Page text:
WET WOODLAND -featuring Spindle, Alder Buckthorn and Wayfaring, slowly greening 24th April 2014

waters from the woodland, bunded and pooled
The woodland slopes westwards towards the River Rea, hence the west of the site is wet for most of the year.
Developing new habitats
The emerging waters have been pooled to develop shallow open-water scrapes
gathering waters from woodland springs

1989
Just a reminder of the woodland origin; 25 years ago the site was unwanted allotment land, and previous to this, open farmland.
Alder Buckthorn

The lower west side retains the spring waters to form wet woodland and, at times, impassible boggy paths. These conditions suit plants such as Spindle (Euonymus europaeus) and Alder Buckthorn (Frangula alnus). The wood of Alder Buckthorn is used for making gunpowder - is this still made? Not sure if the berries have the same purgative properties as those of Buckthorn (Rhamnus cartharticus), the specific name referring to this.

Allan's corded paths are most useful, constructed with coppiced hazel from the woodland.

Spindle
Spindle (Euonymus europaeus), several trees are doing well on the lower, wetter levels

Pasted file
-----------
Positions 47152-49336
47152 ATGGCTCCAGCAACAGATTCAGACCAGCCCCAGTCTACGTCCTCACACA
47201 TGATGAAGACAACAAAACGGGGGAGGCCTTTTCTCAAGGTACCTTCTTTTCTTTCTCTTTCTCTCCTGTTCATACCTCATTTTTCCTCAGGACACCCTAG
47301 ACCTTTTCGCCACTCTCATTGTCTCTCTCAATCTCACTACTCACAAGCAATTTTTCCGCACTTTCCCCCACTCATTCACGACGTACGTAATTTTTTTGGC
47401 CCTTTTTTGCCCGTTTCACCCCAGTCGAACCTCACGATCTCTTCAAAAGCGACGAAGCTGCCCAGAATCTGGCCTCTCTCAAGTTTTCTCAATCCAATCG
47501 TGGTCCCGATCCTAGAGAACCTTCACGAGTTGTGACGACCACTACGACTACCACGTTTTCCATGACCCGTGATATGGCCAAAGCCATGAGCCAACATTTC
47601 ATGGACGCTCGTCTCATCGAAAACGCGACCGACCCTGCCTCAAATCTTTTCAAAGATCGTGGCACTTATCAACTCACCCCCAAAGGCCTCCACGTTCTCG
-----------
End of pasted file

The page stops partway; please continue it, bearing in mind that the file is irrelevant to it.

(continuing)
Spindle tree
Many applied and descriptive vernacular names are used such as, prickwood, skewerwood and pincushion shrub, but use of the wood for hand spinning raw wool was not especially favoured in Britain.  (Flora Britannica)
Wayfaring Tree

Flower of Viburnum lantana (Wayfaring Tree)
Wayfaring Trees, Spindle and Alder Buckthorn are often associated as trees of Southern Britain, and thrive there due to optimal climatic conditions; but with onset climatic change these species are likely to thrive further north, and perhaps we will notice them more often in the Midlands over the coming decades.
leaves of wayfaring Tree

Snowberry
Introduced from North America in 1817. A 'happy', thriving plant with some ecological value - Thrushes and Blackbirds will eat the berries during harsh winter conditions

Holly


Apple blossom

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